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Brian Kelly became the first coach to ever leave Notre Dame for a different college job when he decided to head to the SEC and join LSU. He brings with him an impressive track record of recruiting and developing NFL-caliber offensive linemen, turning South Bend into a pipeline to the next level.
I should admit now that I am a big proponent of building a strong offensive line. If you gave me control of an NFL roster or asked me to build an expansion team, I would focus on building up a rock solid offensive line before doing anything else. I definitely subscribe to the idea of building in the trenches. I would even argue that having an elite offensive line is more important to team success than an elite quarterback. That quarterback cannot do much if he does not have time to throw. Anyway, I digress.
Yesterday, I talked about the impact of a coach moving programs and the long-term implications when a coach is known for developing a specific position group. Lincoln Riley’s move to USC bodes well for future Trojan quarterbacks finding success at the next level. He has a strong track record for developing quarterbacks and preparing them for the pros. It is fair to wonder if Kelly could do the same thing with the Tigers.
It is important to separate school history from future success. We saw this year how harmful that can be when D.J. Uiagalelei attempted to replace Trevor Lawrence at Clemson. In short, just because Ohio State has a long history of producing successful NFL defensive backs, that does not mean that every Buckeye corner will be a Pro Bowler. It is important to individually evaluate each player independent of where they went to school, but that doesn’t mean that we can’t look at history to guide where we start looking.
With all that in mind, Kelly developed a ton of high-end NFL starters across the offensive line in his time at Notre Dame. Quenton Nelson and Zack Martin are arguably the two best guards in the league. Ronnie Stanley and Mike McGlinchey, when healthy, are both quality starting tackles. Time will tell when it comes to the three offensive linemen drafted from Notre Dame in 2021. There could be another lineman or two selected in 2022, namely Jarrett Patterson.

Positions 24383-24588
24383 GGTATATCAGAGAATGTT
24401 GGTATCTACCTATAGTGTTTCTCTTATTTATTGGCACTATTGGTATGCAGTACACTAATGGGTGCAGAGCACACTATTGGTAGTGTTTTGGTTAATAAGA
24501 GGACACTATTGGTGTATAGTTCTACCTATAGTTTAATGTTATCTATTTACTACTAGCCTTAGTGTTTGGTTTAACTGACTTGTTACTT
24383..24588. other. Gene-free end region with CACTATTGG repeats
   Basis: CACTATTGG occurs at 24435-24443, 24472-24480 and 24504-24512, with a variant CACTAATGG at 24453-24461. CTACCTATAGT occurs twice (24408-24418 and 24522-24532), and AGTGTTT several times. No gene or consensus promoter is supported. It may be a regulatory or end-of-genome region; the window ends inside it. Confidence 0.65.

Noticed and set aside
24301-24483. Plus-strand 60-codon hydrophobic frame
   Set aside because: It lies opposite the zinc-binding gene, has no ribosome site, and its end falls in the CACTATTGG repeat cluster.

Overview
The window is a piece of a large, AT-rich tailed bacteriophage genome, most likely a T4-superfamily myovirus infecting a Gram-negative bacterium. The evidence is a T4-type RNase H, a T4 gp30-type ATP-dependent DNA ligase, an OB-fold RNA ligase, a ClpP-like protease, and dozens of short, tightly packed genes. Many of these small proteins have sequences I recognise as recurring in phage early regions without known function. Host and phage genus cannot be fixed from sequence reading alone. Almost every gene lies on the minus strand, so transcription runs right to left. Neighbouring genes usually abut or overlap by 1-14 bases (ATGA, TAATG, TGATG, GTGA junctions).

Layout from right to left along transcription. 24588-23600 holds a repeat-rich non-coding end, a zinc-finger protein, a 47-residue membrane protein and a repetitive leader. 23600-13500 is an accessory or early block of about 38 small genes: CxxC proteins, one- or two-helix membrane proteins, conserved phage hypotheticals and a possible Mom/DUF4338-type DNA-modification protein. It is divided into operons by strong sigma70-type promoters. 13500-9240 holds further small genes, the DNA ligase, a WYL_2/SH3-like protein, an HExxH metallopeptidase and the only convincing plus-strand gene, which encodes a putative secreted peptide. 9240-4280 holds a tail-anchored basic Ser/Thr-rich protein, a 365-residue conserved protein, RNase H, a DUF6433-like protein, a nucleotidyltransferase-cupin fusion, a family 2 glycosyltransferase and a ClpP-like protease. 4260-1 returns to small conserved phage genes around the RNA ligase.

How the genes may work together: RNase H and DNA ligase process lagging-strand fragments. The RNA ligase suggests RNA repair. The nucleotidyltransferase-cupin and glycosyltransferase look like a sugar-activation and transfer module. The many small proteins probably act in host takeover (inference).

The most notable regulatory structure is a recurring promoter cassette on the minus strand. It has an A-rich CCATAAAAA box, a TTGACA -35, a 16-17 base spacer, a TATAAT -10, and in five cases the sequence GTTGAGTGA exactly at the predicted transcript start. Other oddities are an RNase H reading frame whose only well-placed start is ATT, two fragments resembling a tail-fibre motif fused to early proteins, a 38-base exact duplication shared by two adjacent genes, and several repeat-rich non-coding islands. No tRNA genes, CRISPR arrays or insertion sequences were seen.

This begs the question: Can Kelly replicate this success at LSU?
Fans will obviously hope so. The Tigers have produced some talented linemen, though not at the same level as the Irish. Lloyd Cushenberry and Damien Lewis are both young starters in the league. Ethan Pocic actually starts next to Lewis in Seattle. The most successful LSU alum on the offensive line in recent years has to be Trai Turner, who went to five straight Pro Bowls from 2015 to 2019. Some success, but far from Nelson and Martin caliber.
Kelly will look to bring that success recruiting and developing linemen for the pros while not jeopardizing LSU’s already existing moniker of DBU. I know there are challenges by Ohio State, Alabama, Florida and strangely Texas to that title, but I firmly believe the true defensive back U is located in Baton Rouge. Tre’Davious White, Tyrann Mathieu, Patrick Peterson are among the best in the league. Kristian Fulton might not be far behind. Derek Stingley Jr. will likely be the latest top-10 defensive back in 2022. Alabama has a legitimate case with Patrick Surtain II, Trevon Diggs and Marlon Humphrey, but I still give LSU the edge.
Kelly has deep recruiting ties in the midwest from his time spent at Central Michigan, Cincinnati and Notre Dame. As it turns out, there are a lot of talented offensive linemen that hail from that region. Ryan Ramcyzk, Terron Armstead, Tristan Wirfs, Taylor Moton, Jack Conklin, Taylor Decker, Joe Thuney, Brandon Scherff, Corey Linsley and Zack Martin hail from either Ohio, Iowa, Illinois, Wisconsin, Indiana or Michigan.